They're common on stereos and cars. Now, interest is growing for big-ticket farm equipment coverage.

Before a wheel is turned this fall, it's assumed that risk is part of the crop production game. But have you considered managing the downside risk of that wheel not turning when you want it to?

As farming becomes more focused on the bottom line, managing the business side of tractor and combine operations has taken on a larger role. One way to manage that risk is to look at purchasing extended warranties.

“Extended warranties are like an insurance program for us,” says Pat Duncanson, who farms with his brother Karl and their wives near Mapleton, MN. “To me, that's a big key in our operation. Your cost of ownership can skyrocket when you start running into major repair expenses.”

Duncanson says they have purchased a number of warranties from equipment manufacturers. This summer, he purchased a John Deere 8410T and extended the warranty to five years, 5,000 hours, which cost just under $3,500. The standard factory warranty on that particular tractor is two years, 2,000 hours.

Describing their operation as “heavy users” of their key tractors, Duncanson says they tend to hold their equipment and not trade every year, which impacts their decisions on the warranty options. “It depends on how much you plan to use the equipment,” he says. “But if you get out, use it and push it pretty hard, which we tend to do, for us it's beneficial.”

Besides added insurance, Moe Russell, president of Russell Consulting Group, Panora, IA, says buying an extended warranty from major equipment manufacturers can be looked at as a hedging option.

“Basically, you're paying for identified costs up front and it's a way to hedge against inflation in parts and labor costs,” he says. “Without a warranty, you're at the mercy of paying whatever price the market will bear for repairs at the time of breakdown.”

When you consider the greater financial picture in the risk management analysis, Russell says an extended warranty can also be viewed similarly to crop insurance. “If you can't afford losing a crop, you typically purchase crop insurance. The same applies to equipment management,” he says. “If your balance sheet is heavily leveraged, and substantial repair costs would be a significant blow to your operation, it's a sound business decision to add an extended warranty.”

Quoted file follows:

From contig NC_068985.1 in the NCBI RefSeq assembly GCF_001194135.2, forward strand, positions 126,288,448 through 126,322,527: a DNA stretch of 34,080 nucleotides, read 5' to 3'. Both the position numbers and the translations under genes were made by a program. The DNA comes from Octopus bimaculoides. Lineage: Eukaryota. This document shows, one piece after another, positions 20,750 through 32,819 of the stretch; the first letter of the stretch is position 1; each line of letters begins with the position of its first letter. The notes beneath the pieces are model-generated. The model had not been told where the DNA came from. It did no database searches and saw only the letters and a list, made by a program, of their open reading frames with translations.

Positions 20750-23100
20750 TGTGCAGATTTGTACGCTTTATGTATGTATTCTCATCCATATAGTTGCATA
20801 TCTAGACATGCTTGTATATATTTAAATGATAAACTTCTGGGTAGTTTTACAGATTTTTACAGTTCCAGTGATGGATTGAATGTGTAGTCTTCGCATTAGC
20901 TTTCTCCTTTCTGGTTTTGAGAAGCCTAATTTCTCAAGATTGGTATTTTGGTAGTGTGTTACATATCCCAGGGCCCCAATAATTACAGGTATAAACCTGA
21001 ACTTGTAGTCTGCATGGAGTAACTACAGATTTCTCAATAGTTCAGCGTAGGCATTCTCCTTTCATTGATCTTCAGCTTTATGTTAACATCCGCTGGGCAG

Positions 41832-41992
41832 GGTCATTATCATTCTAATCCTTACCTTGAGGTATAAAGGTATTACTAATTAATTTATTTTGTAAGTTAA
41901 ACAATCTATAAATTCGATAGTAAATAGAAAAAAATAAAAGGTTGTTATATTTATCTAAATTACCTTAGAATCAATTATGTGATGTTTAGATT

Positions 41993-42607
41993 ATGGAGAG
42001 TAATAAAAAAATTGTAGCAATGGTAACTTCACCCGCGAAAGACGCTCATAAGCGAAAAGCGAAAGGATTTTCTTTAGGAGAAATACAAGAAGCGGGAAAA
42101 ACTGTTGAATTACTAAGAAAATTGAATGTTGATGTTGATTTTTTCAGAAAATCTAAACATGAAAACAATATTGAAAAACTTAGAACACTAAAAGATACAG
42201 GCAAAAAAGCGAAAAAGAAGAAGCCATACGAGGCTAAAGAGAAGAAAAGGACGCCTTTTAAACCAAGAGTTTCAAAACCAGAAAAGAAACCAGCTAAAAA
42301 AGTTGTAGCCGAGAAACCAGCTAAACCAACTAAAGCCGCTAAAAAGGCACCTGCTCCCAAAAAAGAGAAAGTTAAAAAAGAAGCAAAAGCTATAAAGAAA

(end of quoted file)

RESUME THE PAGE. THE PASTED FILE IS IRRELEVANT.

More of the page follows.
As farm size and acres covered continue to expand, warranty programs gain merit, says Kansas State economist Terry Kastens. “When you look to the benefits of expansion, you want to leverage yourself as effectively as you can to take advantage of lower costs that come with economies of scale.

“However, it adds risk,” Kastens notes. “If you're a growing, successful farmer, you tend to stay leveraged while you're growing. As farmers have an aggressive growth strategy, with new and bigger equipment, in theory it's best to protect your collateral for both you and your lender.”

A good first step to looking at the value of an extended warranty is thinking about your own typical use, says Bill Campbell, ag engineer at South Dakota State University. “If you have schedules of what type of work has been done on your equipment — and your maintenance routine — it helps in looking at whether a warranty will pay for itself,” he says. “And by analyzing your own use patterns, it helps determine whether you want to take the risk.”

If those use patterns result in significant downtime during peak periods, the meter is running. “What's your time worth?” says Rae Kurth, ag sales manager for Ziegler, Inc., a Caterpillar dealership in Bloomington, MN. “It's a tough one to measure, but I've seen estimates where the cost of downtime during planting can be $450 per hour,” adds Kurth. “At the dealership level, we like to offer extended warranties that tie-in preventative maintenance programs. Timely servicing, oil sampling and inspections can prevent untimely breakdowns and extend power-train life.”

From a trends standpoint, the growth and utilization of extended warranties has steadily evolved at John Deere, says Mike Viaene, service administrator for Deere's warranty claims division. “We've offered various forms of extended warranties on equipment since the early '90s,” he says. “But the proliferation of machines those programs are offered on has grown as interest has grown.”

Viaene adds that Deere dealerships are seeing a general growth pattern in customers' willingness to learn more about extended warranty programs and consider them as an option. “Customers will look at them and weigh the value of the benefits vs. the cost. It's a business management decision that provides protection in case of a larger failure further down the line.”

Duncanson realizes warranty programs are not for everybody and measures the value of each on a case-by-case basis when deciding whether to purchase one for a piece of equipment.

But when he purchased a new tractor this summer, he felt it was worth the added investment for their operation. “As expensive and complicated as equipment has become, a key component can cost $10,000-20,000 in repairs,” he says. “We can definitely justify the warranty cost as part of our risk management plan and it gives us peace of mind.”

Editors note: Warranty coverages, costs and terms vary depending upon the equipment and the manufacturer. In addition, most equipment companies will allow customers to purchase an extended program anytime between the purchase and the end of the original warranty. Contact your local dealer for more information.